Islamic militants armed with weapons from Libya seized parts of Mali following a military coup there earlier this year that left a power vacuum.
The group, known as al-Qaida in the Islamic Maghreb, originated from “desert bandits and smugglers,” to become an al-Qaida-affiliated group that primarily funds itself through kidnapping and ransom, said Garry Reid, principal deputy assistant secretary of defense for special operations and low-intensity conflict.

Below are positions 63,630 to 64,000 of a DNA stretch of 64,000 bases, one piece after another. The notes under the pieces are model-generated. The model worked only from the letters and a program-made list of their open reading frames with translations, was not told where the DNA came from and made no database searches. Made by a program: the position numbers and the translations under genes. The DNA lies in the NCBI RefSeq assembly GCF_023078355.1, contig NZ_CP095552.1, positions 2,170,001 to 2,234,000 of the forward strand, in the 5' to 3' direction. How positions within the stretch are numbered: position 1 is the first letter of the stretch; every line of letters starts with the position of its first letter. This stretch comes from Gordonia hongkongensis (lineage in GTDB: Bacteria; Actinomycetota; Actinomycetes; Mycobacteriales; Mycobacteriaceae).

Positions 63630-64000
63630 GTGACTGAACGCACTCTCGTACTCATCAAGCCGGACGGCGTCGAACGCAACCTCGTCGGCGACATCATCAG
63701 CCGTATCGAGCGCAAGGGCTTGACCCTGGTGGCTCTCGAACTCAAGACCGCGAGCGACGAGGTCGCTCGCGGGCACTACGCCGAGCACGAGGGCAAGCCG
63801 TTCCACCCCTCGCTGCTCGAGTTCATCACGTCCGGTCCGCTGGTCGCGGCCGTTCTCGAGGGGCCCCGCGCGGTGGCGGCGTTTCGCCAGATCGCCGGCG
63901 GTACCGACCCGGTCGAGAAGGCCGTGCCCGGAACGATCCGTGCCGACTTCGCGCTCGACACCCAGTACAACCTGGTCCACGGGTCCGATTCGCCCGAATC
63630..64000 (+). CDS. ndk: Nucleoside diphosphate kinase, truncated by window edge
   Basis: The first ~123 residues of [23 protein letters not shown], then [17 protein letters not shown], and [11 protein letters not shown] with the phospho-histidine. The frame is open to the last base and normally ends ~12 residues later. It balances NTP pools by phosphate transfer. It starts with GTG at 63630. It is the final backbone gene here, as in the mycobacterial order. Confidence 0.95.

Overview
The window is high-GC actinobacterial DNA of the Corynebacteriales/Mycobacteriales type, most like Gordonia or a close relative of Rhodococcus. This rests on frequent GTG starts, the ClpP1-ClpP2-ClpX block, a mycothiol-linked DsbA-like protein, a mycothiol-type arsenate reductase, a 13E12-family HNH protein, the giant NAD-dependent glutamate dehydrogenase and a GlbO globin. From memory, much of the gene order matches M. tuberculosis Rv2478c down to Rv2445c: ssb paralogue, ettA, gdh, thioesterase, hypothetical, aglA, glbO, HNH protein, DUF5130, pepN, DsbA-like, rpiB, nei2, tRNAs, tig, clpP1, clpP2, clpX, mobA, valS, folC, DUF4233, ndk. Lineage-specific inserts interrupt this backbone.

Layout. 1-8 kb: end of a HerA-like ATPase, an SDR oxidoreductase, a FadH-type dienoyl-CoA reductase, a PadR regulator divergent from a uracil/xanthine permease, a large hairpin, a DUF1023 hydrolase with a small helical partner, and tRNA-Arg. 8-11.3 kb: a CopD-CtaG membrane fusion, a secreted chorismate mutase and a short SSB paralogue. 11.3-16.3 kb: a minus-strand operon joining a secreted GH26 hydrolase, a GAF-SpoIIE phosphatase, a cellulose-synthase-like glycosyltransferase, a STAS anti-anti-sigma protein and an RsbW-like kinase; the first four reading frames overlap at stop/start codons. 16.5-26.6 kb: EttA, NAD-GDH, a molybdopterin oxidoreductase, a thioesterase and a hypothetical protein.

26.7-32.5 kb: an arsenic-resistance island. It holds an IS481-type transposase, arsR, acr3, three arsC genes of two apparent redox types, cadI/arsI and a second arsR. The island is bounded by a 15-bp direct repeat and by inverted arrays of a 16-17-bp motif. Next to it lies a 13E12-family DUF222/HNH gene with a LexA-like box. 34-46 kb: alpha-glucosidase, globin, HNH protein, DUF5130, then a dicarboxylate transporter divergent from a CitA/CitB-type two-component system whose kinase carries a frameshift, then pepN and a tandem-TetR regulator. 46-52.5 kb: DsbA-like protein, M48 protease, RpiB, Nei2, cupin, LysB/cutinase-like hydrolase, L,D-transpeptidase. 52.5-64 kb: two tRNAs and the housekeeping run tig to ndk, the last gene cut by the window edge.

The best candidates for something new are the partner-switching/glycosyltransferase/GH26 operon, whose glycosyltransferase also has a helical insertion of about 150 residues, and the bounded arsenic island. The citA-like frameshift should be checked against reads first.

“They have not posed a trans-national threat, per se, to attack the United States homeland, but they are a growing concern to our interests in the region,” Reid said Tuesday at the Air Force Association’s national convention.
Still, al-Qaida has had limited success proselytizing the group’s members, he said.
“They may not have the strongest ideological ties, but they have the advantage of ungoverned spaces in northern Mali, the central Sahara – the most desolate place on earth,” Reid said. “So it’s not as if there is a police station on every corner – there aren’t any corners.”